Get an insurance quote

What to Bring When Buying a Car From a Dealership

How exciting is it to walk into a car dealership and drive out in a brand new car? That excitement can dwindle, though, if you don’t have the right paperwork and information with you. Avoid that roadblock and read our overview of what to bring when buying a car so you’ll be prepared and ready to drive off the lot.

New Car Purchase Checklist

This checklist can help you gather everything you’ll need to buy a new car before you jump into the process of buying a new car, whether new or used, at the dealership. Check it out:

Your driver’s license

You should be carrying it with you no matter what, but the dealership needs to see that you’re a licensed driver before you drive off in your new car. Make sure it’s valid and not expired.

Proof of insurance

Before you put the keys in your new car’s ignition, you’ll need proof of insurance when buying a new car. After all, it’s required in most states. You can speed up the purchasing process and avoid delays at the dealership by calling your insurance agent beforehand. Ask them how you can prepare to remove your old vehicle and add your new vehicle to your policy. Be sure to bring your current proof of insurance card to the dealer, too.

Form of payment

Whether you’re using a check, cash, or a loan to make your purchase, you’ll want to have your payment ready. If you’re getting a loan with the dealership, prepare to be there a while to handle all the relevant paperwork. Be prepared to pay a down payment at the dealership, too. Call the dealership before you go and speak to the financing department to see what documents they require — and ask about pre-approved financing.

Recent pay stubs

If you plan on getting a loan through the dealership, they may require you to show proof of your recent employment. Bring a couple of your most recent pay stubs just in case.

Credit score and history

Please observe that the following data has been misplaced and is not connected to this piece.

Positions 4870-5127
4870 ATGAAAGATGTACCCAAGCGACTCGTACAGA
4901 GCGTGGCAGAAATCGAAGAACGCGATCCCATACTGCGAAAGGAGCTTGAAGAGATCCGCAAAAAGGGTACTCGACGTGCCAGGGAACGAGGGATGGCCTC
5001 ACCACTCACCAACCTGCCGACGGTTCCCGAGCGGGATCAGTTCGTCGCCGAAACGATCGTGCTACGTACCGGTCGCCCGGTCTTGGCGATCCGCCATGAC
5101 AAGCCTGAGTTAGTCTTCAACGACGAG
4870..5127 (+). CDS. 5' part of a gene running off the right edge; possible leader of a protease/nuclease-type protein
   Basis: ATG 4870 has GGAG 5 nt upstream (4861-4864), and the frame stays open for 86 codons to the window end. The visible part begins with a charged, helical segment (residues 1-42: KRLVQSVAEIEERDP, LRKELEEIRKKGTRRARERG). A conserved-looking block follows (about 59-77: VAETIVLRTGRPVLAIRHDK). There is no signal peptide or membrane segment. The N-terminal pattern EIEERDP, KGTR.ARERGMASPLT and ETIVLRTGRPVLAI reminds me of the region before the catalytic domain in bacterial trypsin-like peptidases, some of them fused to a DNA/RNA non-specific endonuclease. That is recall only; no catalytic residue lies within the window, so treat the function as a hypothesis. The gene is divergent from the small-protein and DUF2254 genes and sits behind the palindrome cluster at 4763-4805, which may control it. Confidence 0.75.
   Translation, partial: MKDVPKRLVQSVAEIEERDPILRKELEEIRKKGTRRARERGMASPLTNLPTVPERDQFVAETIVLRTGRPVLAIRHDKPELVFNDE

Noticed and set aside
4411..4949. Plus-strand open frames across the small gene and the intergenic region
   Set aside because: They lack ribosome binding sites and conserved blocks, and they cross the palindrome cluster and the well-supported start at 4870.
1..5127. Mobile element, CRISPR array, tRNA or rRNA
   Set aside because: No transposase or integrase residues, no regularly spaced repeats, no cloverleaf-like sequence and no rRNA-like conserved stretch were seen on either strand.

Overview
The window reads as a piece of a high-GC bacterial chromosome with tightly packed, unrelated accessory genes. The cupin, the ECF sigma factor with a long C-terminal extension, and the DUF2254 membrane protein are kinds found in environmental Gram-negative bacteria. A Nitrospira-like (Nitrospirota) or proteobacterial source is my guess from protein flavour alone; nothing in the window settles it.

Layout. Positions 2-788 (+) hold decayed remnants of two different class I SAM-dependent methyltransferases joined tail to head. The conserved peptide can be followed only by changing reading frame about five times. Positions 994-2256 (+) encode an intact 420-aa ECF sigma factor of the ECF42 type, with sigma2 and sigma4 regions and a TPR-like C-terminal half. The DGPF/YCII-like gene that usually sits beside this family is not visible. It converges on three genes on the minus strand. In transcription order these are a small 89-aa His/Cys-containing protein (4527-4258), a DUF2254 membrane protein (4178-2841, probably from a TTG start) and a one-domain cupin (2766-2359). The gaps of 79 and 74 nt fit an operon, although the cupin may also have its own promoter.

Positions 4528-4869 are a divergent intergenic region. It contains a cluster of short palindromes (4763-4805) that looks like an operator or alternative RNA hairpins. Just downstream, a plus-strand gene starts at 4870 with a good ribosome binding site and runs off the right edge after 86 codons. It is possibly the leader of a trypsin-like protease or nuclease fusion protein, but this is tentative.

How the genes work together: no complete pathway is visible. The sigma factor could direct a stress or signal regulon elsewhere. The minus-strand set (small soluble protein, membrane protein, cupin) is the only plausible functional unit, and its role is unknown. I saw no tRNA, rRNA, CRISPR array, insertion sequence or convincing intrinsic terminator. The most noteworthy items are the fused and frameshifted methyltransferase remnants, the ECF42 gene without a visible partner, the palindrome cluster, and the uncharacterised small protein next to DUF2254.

While the dealership will be able to pull your credit score and history, check it yourself, review it and bring it with you when you plan to buy your car. Beforehand, check for signs of unpaid or late bills and resolve them.

Discount information

If you’ve got a discount coming from your credit card company, the dealership, the manufacturer or anyone else, make sure you have all the necessary information with you so you don’t miss out on the deal. Walk through the fine print of the deal slowly, too, so you fully understand the promotion.

A list of references

If you don’t have great credit and are applying for a loan through the dealership, you might also have to supply a list of references who don’t live with you. Have this on hand with the names, business address and contact information of people who can vouch for you.

What to Bring to Trade in Your Car

If you’re going to trade your current vehicle in when you buy your new car, you’ll need a little extra paperwork and preparation to make sure everything goes smoothly. Before heading to the dealer, ask them “what do I need to bring when buying a used car?” Odds are, they’ll have you bring these things to streamline your car buying and trading process:

Current certificate of title

The dealership should help you prepare to transfer your car’s title to them. If you can’t locate your title, contact your local DMV to get a duplicate, but be prepared to pay a fee.

Current vehicle registration

Unless your current car is going to be junked after you trade it, you need to provide the current registration. You should be able to trade it in with expired vehicle registration, but the dealer will probably give you less for it since they’ll have to make it current themselves.

A clean vehicle

You don’t have to get the car washed and detailed, but you’ll want to pull out all of your personal belongings so you don’t get caught up in the deal and forget something that matters to you. You also don’t want to be rude to the dealer and hand over a car full of food wrappers and cups, so do them a favor and tidy it up a bit.

Service records

Have all service and repair information ready, as the dealer will want to know of the vehicle’s previous maintenance beyond the vehicle history report they’ll pull.

Buying a Car Out of State

If you’re buying a car out of state there may be additional fees and paperwork, so it’s a good idea to look up that state’s requirements on their DMV website so there aren’t any surprises. In fact, it pays to do a little extra research on state special requirements, as some states have smog and emissions testing or safety inspections, while others do not.

At American Family Insurance, we want to make sure your new ride gets you from point A to point B without any hiccups in between. Get in touch with your agent and they’ll help you get insurance for your new car and add other optional coverages that’ll give you the peace of mind you deserve while you’re on the road.

How would you rate this article?

Related Topics: Car Buying , Car Insurance , Technology